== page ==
US consumer confidence dips below forecasts in January
US consumer confidence slipped to its second lowest reading ever amid increasing worries over inflation, the results of a very closely-followed survey revealed.
The University of Michigan's consumer confidence index for early January came in at 68.8, which was down slightly from its end of December level of 70.6 and economists' forecasts for a reading of 70.2.
A gauge of consumer expectations led the drop, retreating from a reading of 68.3 to 65.9, while another linked to consumers' views of current economic conditions dipped from 74.2 to 73.2.
Richard Curtin, the survey's director attributed the low average reading on the index of 70.3 over the last six months to the advent of Delta and Omicron but said it was also due to the "escalating" inflation rate.
Over the first six months of 2021 the index had averaged 82.9.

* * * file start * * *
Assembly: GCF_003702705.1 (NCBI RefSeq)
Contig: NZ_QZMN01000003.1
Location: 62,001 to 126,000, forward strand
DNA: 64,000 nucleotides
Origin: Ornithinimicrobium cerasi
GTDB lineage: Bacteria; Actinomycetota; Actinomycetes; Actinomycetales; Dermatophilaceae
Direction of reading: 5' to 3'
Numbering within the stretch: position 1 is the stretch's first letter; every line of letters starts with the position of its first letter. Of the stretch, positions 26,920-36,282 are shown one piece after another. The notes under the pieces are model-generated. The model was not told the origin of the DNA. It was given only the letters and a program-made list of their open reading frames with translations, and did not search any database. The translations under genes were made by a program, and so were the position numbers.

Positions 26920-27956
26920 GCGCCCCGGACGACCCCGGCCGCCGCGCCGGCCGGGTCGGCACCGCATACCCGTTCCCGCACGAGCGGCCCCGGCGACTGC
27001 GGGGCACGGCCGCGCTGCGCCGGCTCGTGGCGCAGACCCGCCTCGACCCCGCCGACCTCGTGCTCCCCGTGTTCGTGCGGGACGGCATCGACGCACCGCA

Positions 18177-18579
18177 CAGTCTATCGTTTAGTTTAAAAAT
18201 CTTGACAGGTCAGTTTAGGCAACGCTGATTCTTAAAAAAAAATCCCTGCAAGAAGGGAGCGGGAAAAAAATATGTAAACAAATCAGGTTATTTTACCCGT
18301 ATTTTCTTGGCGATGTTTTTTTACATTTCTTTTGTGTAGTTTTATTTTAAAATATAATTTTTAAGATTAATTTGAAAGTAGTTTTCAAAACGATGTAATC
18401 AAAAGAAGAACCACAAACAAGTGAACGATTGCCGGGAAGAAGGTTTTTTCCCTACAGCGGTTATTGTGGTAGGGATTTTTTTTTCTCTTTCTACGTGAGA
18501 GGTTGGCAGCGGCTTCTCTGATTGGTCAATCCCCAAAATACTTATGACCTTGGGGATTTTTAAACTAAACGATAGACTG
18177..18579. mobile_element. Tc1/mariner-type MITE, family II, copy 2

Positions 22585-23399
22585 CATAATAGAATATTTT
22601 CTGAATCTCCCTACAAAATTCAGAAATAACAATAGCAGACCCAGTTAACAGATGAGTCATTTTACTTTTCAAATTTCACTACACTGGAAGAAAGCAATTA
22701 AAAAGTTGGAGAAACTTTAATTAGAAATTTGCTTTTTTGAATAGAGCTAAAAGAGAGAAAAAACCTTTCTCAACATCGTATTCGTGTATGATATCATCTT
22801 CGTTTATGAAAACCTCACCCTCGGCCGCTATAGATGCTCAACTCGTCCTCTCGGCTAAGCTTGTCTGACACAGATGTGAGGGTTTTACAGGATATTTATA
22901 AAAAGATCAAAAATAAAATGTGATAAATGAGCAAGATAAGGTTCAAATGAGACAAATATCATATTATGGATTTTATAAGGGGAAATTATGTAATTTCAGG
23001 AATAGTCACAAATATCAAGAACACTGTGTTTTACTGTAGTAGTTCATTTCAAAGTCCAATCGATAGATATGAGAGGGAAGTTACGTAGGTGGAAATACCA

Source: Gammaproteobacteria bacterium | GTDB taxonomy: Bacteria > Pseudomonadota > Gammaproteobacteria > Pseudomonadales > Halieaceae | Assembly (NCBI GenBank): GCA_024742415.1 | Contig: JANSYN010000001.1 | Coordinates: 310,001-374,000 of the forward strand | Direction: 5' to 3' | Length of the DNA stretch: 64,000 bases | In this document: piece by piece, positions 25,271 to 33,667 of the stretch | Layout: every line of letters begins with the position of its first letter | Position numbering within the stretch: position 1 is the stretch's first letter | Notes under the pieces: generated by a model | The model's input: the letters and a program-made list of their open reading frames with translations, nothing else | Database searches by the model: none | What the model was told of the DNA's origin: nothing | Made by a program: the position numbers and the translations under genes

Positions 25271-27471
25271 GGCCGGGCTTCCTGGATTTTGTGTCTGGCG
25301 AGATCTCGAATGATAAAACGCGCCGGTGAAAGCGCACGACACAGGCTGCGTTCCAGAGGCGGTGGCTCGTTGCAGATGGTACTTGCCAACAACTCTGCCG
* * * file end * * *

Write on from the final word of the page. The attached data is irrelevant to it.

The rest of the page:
The decline in confidence was especially clear among households with incomes beneath $100,000, with the sentiment index for those falling by 9.4%.
Three quarters of consumers saw inflation as a greater problem than unemployment in early January, Curtin added.
"Importantly, confidence in government economic policies is at its lowest level since 2014.
"It will be a difficult task to gauge the appropriate mix of fiscal and monetary policies when such fine-tuning is necessary in an era of large economic and non-economic disruptions. The most crucial and difficult task will be defusing the developing wage-price spiral."